Step 4: Create a credentials file

Most of our projects include tests that need to log in to the web site. In order to do this we store the credentials for the site in a file called credentials.yaml. You can find a sample credentials.yaml file in the root of the project. In order to run tests that need to log in, you will need to update this file with some valid credentials. First you’ll need a username and password for the site in question, which you can generally obtain by registering for the site, then you can add that information to the credentials file on your machine.

If you do not see a sample credentials.yaml file in the root of the project then you can skip this step!

Pro tip: If you do not want Git to think that your credentials.yaml file has changed from the one in the project repo, create a new copy of the file in a different location and then point to it from the command line. For example, you can create a file in your home folder called “amo_credentials.yaml” and then point to that.

Step 5: Choose an execution environment

Most of the web sites we test have multiple environments, so before running the tests you need to choose where you want them to run. In general, a project will have one or more of the following environments available:

  • Production – this is the “live” environment, the site which is actually visited by the site’s users. The url generally contains “” in it. For example, for addons it would be
  • Staging – this is an environment where code lives after it has graduated from development but before going to production. The url generally contains “” in it. For example, for addons it would be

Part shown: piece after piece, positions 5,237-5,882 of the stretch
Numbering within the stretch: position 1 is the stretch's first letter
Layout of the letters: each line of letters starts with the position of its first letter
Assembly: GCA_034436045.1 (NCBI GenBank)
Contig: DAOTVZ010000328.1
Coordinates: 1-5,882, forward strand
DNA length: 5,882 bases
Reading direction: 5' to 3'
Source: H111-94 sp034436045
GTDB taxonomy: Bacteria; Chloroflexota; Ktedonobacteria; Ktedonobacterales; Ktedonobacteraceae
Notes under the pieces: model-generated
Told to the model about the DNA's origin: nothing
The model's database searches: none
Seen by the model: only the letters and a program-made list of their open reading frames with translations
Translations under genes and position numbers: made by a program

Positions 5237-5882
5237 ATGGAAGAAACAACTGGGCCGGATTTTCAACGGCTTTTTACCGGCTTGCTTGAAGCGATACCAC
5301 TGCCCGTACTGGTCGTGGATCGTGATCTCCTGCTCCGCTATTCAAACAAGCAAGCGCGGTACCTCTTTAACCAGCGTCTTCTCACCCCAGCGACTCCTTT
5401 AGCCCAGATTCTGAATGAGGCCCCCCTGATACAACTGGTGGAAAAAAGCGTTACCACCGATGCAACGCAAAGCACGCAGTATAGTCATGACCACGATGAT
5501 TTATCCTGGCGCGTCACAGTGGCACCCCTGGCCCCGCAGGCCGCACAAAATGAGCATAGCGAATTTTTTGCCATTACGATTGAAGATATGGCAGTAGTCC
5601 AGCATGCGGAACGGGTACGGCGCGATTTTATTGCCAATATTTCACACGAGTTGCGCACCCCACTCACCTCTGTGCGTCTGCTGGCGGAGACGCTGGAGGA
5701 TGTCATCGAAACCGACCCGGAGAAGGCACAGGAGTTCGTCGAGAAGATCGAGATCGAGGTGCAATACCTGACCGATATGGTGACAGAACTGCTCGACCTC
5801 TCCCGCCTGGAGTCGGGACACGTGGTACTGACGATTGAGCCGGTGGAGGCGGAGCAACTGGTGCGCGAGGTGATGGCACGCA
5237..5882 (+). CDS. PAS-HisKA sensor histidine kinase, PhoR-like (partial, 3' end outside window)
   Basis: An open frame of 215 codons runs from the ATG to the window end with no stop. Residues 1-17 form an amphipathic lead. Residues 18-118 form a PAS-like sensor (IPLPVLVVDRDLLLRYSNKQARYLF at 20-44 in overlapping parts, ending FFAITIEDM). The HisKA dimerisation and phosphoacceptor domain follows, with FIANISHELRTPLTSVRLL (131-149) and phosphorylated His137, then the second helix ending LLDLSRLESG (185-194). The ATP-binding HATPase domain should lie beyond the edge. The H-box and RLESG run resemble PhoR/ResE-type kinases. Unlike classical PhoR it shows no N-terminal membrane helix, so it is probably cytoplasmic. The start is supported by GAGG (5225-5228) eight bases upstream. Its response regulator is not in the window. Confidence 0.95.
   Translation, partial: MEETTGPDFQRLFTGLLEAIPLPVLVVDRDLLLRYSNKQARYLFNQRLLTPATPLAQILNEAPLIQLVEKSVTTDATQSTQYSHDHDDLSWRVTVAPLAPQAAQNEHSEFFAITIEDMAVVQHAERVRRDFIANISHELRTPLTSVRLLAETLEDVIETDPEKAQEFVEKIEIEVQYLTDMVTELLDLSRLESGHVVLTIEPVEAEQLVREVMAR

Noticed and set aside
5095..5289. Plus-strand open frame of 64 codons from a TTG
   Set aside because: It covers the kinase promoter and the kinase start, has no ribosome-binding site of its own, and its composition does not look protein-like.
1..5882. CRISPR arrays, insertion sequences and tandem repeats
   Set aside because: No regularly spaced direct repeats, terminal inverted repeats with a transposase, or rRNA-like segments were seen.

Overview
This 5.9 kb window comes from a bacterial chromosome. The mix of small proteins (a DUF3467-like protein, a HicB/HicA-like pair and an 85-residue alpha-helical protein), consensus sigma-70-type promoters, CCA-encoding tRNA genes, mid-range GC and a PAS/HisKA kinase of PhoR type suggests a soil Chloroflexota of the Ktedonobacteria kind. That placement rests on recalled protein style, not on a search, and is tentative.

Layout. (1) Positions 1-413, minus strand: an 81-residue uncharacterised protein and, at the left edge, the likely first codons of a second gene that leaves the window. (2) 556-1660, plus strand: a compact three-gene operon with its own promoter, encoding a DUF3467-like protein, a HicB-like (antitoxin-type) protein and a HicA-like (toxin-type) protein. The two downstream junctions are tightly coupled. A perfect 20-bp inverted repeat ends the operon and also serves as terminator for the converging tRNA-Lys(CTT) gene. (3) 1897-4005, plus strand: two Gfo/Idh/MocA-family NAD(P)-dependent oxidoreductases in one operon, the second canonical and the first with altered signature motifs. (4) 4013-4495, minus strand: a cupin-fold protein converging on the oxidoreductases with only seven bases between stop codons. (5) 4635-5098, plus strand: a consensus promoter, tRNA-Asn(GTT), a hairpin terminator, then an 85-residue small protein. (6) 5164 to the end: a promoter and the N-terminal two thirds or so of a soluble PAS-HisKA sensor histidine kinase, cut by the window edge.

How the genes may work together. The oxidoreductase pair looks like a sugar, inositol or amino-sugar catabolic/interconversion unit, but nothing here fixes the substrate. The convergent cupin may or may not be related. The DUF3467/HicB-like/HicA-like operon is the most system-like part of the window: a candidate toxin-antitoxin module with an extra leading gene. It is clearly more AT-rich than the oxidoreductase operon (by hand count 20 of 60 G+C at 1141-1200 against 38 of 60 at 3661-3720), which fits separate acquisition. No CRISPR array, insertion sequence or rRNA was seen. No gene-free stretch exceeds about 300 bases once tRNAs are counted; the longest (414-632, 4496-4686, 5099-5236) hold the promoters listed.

• Development – this is the environment that developers use to test their code. The url generally contains “dev-” in it. For example, for addons it would be

Pro tip: There is a file in the root of each project, called “mozwebqa.cfg” that contains some defaults for running the tests. It usually specifies a default environment for the tests using the “baseurl” setting. For example, mozwebqa.cfg in the addon-tests project contains the line:

baseurl =

Step 6: Run the tests!

Once you have all the above in place, you are ready to start running some tests locally. Let’s give it a try: open a console and make sure you’re in the project’s directory.

To run all the tests:

py.test --driver=firefox

To run all the tests with a credentials file:

py.test --driver=firefox --credentials=/path/to/credentials.yaml

To run all of the tests in one file:

py.test --driver=firefox tests/

To run one test in a file:

py.test --driver=firefox tests/ -k name_of_test_to_run

To run tests on an environment other than the default, specify the “–baseurl” option:

py.test --driver=firefox --baseurl=

If you are running tests on the development or staging environments and was to run tests that change data (hint: you ususally do), you will need to also specify the “–destructive” command line option. For example:

py.test --driver=firefox --baseurl= --destructive

The pytest-mozwebqa plugin has advanced command line options for reporting and using browsers. To see the options available, try running:

py.test --help

Also see the documentation on the plugin’s project page.

[Optional/Intermediate level]
A Selenium Grid can be used to run and Webdriver tests across many different browsers. The Web QA team also has a project which holds a Selenium Grid configuration for Windows and Mac OS.

Follow our quick start guide to get Selenium Grid up and running.

Now you’re ready to contribute!

If you’d like to learn more, the next post in this series is on Automated Tests: Analyzing Results.

Step 7: Get the Badge!

Once you have completed the steps above, you are eligible for the new Web QA badge! You can see the badge here:–Web-QA-Automation

Log in using Persona to nominate yourself, or someone else who has Web QA tests up and running. Make sure to include your GitHub username or email in your profile. Congratulations!